Once you start to feel better, you’re not recovered. That’s where I made my mistake. You need to manage your condition and that means to keep doing the things that make you feel better, so diet, relaxation, meditation and staying away from the world’s drama. This doesn’t mean that you can never have caffeine or alcohol again as once your body becomes desensitized, the odd drinky-poo won’t hurt you. For now, listen to your body. It really is trying to tell you what it needs and doesn’t need.

When it comes to sleep, aim to be asleep at 10pm because any sleep you get before 12pm is worth four hours as it’s the restorative phase of sleep. I have been making sure I’m in bed for 9pm and asleep by 10pm all this week and I do feel better for it.

Most importantly, try not to see relapse as failure. Negative self-talk like, ‘I’m never going to beat this’ and ‘What’s the point’ will only help to keep you in a funk because depression and anxiety go hand in hand. I know how hard it is to try and think positively when you’re flaying around on the floor but think of Rocky who took an absolute battering from Apollo Creed but REFUSED TO STAY DOWN. Anxiety will try to go for the knockout but it’s up to us how we respond to it’s punches. Ultimately, WE have to take back control.

Keep going. I promise, you WILL get there.

Our greatest glory is not in never falling, but rising every time we fall. ~ Confucius

I Dream of Sleep

I don’t remember when I last had a good night’s sleep. You know, the kind of sleep where you close your eyes and the next thing you know it’s morning?

I go off to sleep well enough, providing I don’t do anything too stimulating in the evening. For instance, I have found that if I write a blog post after 6pm, I am unable to switch off. I can lie in bed for three hours or more before I finally fall into an anxiety-filled sleep. Then I wake up at 4am, then 5, then six…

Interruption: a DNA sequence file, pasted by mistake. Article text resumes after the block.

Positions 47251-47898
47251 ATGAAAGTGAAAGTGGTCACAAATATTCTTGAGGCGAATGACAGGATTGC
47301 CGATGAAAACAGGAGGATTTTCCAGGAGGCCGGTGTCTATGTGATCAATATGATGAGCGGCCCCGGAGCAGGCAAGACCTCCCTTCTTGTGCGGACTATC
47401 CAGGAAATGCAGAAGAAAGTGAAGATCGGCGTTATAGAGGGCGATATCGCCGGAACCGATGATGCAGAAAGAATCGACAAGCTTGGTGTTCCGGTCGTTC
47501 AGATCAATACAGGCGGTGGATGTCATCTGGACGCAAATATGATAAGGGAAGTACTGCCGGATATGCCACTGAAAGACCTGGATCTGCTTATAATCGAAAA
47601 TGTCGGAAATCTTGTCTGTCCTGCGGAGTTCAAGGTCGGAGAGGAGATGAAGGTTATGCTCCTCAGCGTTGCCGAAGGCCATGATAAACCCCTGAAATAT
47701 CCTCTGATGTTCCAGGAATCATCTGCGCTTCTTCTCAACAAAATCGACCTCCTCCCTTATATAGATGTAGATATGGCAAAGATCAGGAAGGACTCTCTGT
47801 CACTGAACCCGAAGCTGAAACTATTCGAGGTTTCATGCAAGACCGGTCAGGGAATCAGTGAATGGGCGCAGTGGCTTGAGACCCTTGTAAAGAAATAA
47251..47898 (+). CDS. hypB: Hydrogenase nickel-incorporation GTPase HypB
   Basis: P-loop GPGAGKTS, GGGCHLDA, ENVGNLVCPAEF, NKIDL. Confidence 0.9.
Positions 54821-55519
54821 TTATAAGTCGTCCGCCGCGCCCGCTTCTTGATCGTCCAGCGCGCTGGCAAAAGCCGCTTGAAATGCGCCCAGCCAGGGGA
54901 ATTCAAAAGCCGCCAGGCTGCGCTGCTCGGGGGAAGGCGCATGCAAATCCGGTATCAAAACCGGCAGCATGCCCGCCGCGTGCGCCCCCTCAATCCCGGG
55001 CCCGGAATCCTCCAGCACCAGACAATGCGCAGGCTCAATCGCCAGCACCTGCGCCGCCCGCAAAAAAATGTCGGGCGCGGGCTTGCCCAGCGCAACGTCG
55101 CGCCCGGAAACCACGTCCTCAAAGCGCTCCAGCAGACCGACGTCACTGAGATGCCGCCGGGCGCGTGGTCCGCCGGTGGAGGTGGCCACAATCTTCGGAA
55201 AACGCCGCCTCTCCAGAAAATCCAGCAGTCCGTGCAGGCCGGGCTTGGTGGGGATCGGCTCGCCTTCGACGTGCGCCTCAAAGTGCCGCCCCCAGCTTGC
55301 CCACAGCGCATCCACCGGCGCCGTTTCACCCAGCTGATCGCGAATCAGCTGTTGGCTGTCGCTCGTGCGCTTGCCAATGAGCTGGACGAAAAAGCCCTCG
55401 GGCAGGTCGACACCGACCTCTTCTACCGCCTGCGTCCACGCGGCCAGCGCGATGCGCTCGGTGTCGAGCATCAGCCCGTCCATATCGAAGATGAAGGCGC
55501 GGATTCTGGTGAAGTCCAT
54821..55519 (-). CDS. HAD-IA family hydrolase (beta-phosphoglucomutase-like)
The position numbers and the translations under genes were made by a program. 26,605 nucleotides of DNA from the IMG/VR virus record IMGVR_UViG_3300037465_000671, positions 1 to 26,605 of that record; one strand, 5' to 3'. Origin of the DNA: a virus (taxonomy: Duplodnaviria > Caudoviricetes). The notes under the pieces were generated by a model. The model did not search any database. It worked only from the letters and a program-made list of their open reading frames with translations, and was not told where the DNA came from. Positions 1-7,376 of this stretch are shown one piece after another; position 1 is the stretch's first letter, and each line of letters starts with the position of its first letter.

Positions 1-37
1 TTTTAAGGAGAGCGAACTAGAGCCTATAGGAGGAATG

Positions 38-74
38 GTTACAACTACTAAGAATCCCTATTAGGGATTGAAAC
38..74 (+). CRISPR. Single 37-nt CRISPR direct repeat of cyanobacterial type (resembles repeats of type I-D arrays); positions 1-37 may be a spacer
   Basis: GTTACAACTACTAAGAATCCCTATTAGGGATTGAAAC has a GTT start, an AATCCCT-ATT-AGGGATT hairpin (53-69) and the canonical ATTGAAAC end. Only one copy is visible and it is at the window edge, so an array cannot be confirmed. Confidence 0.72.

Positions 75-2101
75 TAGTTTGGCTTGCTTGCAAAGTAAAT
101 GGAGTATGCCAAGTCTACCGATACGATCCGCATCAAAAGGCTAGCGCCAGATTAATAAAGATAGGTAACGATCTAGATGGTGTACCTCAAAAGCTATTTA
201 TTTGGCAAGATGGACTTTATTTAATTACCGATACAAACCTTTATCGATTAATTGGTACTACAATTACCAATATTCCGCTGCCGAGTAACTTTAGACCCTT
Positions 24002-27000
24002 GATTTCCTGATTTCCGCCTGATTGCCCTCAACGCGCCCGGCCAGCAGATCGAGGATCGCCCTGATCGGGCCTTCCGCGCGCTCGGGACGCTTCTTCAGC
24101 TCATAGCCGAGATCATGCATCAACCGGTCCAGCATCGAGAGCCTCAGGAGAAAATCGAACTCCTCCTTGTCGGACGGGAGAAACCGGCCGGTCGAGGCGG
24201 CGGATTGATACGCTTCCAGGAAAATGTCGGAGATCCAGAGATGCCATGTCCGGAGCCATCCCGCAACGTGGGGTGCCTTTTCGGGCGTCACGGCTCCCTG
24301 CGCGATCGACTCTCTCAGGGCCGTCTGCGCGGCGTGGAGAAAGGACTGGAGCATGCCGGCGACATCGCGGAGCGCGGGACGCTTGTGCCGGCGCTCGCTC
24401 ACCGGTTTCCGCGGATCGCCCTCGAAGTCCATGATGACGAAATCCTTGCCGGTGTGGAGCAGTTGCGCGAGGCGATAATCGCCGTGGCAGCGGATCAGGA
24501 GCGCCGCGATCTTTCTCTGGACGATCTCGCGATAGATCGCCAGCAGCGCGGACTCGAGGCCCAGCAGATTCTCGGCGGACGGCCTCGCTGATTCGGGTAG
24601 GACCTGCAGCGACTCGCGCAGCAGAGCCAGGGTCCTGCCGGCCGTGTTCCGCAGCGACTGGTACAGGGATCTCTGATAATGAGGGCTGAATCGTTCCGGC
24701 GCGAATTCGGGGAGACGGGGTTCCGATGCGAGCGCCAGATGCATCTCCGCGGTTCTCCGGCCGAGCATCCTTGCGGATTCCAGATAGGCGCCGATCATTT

Sleep is vital to our well-being. We know that much and if our sleep is crap, we feel like crap. It’s that simple.

Anxiety sufferers know that a good night’s sleep is hard to come by. Medication may help in the short-term but it isn’t the long-term answer because it doesn’t address what is causing the insomnia in the first place.

When we have an anxiety disorder, we are in fight or flight mode 24/7. Adrenalin floods the body, mostly when we don’t want it to, like when we are trying to sleep or relax. The saber-toothed tiger is always there – ready to rip our throat out.

IT GONNA EAT YOU AND YOU GONNA DIE!!!!

Under these circumstances, maybe you can understand why a good night’s sleep is so elusive?

I dream but my dreams are funked up. It’s as if Quentin Tarantino lives in my head with creative input from Tim Burton and Alfred Hitchcock. However, there are a few things that we can do to improve our sleep.

Routine

Keep to a routine and try to be in bed the same time every night. Do like the old people do and be in bed by 10pm with a Horlicks and a copy of People’s Friend. OK, maybe not People’s Friend but some gentle reading. Remember, what you think about before you go to sleepyland, will affect your dreams…

Temperature

Try not to have your bedroom too warm or too cold.

For the menopausal insomniacs, you’ll just have to do your best, m’dears. Dangle a leg out of the bedclothes if you’re too hot and shove it back in when you get too cold. If your other half is emitting too much body heat in summer – roll the motherfungler off the bed and throw a pillow over his face to muffle his snores.